Anterior regions of larvae were dissected (Institut für Zoologie, Regensburg, Germany) and mounted in PBS containing 50% glycerol. Adult brains were dissected and prepared as described (38). Samples were immunostained with nc82 monoclonal antibody (a gift from Alois Hofbauer). All tissues were visualized by using a Bio-Rad (Hercules, CA) 1024 laser-scanning confocal microscope.


Extracellular recordings were performed on female antennal sensilla, and the action potentials of ORNs were quantified as described (16). All odor stimuli, with the exception of CO2, were puffed in a 500-ms pulse into a continuous airstream directed at the antenna (16). All odorants in the odor panel were dissolved in paraffin oil except propionic acid and ammonia, which were dissolved in water, and the responses to the diluent were subtracted from the responses to the odorants.

For CO2 responses, the flow rate for a CO2 gas stream was calibrated to match that of the continuous airstream (37.5 ml/sec). A stimulation box was devised such that the airstream directed at the antenna could be diverted and replaced for 500 ms by a steady stream from tanks containing various concentrations of CO2 (0.1%, 0.5%, 1%, 5%, 20%, and 100%, diluted with N2) (Airgas). For all CO2 recordings, the number of spikes in 500 ms of prestimulus spontaneous activity was subtracted from the number in the 500 ms after the onset of CO2 stimulation unless indicated otherwise.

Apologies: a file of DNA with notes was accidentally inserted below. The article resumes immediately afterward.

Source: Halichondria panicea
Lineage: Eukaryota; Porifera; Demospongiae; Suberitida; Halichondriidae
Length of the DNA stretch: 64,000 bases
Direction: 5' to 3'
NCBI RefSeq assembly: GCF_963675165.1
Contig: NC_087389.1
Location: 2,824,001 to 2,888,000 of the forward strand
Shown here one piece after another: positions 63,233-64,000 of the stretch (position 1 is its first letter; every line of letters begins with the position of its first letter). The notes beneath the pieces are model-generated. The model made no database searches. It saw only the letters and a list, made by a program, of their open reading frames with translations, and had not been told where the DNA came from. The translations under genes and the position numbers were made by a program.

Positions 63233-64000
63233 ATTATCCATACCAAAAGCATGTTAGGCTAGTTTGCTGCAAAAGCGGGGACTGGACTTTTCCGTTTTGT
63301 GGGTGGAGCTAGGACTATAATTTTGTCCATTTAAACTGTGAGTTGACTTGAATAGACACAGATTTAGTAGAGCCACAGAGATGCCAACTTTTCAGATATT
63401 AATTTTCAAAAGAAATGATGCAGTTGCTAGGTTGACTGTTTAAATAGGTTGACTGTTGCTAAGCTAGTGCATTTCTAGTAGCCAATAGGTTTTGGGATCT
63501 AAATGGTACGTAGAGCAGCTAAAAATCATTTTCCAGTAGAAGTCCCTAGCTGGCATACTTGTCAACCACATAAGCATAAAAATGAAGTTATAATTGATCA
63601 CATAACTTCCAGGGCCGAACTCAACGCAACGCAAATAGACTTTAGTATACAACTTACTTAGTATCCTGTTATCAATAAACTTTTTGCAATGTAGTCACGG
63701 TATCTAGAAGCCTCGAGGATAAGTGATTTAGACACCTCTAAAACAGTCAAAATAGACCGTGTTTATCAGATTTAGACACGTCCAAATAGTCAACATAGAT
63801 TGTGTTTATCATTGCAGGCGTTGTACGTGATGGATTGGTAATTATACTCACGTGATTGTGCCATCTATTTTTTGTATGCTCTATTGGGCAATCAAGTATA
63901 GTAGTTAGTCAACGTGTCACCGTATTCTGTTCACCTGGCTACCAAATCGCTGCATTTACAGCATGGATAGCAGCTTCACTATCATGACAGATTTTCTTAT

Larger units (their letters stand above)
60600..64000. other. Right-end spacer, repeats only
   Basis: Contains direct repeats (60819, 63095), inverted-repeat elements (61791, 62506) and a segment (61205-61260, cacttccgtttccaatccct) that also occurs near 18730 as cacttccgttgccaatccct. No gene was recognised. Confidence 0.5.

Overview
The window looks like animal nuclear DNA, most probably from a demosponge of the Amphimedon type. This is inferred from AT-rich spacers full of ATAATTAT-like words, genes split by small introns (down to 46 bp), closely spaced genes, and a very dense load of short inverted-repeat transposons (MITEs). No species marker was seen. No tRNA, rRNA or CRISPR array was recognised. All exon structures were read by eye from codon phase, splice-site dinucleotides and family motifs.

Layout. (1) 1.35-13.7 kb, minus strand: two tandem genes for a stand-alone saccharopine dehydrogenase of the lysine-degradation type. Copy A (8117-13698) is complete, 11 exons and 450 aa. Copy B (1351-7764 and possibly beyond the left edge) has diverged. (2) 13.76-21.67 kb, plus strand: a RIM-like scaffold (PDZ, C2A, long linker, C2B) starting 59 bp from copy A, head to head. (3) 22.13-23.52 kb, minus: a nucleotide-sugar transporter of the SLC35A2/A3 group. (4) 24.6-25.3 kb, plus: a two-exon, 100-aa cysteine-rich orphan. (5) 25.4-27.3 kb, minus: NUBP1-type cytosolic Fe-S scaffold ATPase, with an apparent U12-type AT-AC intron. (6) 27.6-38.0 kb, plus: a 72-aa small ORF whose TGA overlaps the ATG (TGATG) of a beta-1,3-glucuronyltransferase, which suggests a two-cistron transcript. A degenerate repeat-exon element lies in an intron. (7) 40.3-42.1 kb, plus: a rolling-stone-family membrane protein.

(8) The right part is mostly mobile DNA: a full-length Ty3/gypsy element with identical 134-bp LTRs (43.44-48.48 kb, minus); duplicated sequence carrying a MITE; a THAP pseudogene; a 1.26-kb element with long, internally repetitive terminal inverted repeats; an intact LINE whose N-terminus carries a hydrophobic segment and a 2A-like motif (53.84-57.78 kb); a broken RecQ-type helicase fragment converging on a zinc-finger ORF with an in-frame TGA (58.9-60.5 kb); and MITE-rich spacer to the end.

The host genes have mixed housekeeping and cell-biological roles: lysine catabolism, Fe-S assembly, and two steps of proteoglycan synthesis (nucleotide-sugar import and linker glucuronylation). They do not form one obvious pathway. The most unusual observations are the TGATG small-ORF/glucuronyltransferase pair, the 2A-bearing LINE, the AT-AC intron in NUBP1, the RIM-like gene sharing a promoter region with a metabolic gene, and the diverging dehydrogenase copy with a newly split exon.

Supporting Text.

The orders of receptors along the abscissas in Fig. 4 B and C are listed in SI Text.

Supplementary Material

Supporting Text:


We thank Wynand van der Goes van Naters for help with electrophysiology and suggestions and Scott Kreher for sharing unpublished data. This work was supported by National Institutes of Health Grants GM63364, DC04729, and DC02174.


olfactory receptor neuron.

Note Added in Proof.

Note Added in Proof.

Similar results were obtained in ref. 39.


The authors declare no conflict of interest.

This article contains supporting information online at www.pnas.org/cgi/content/full/0700079104/DC1.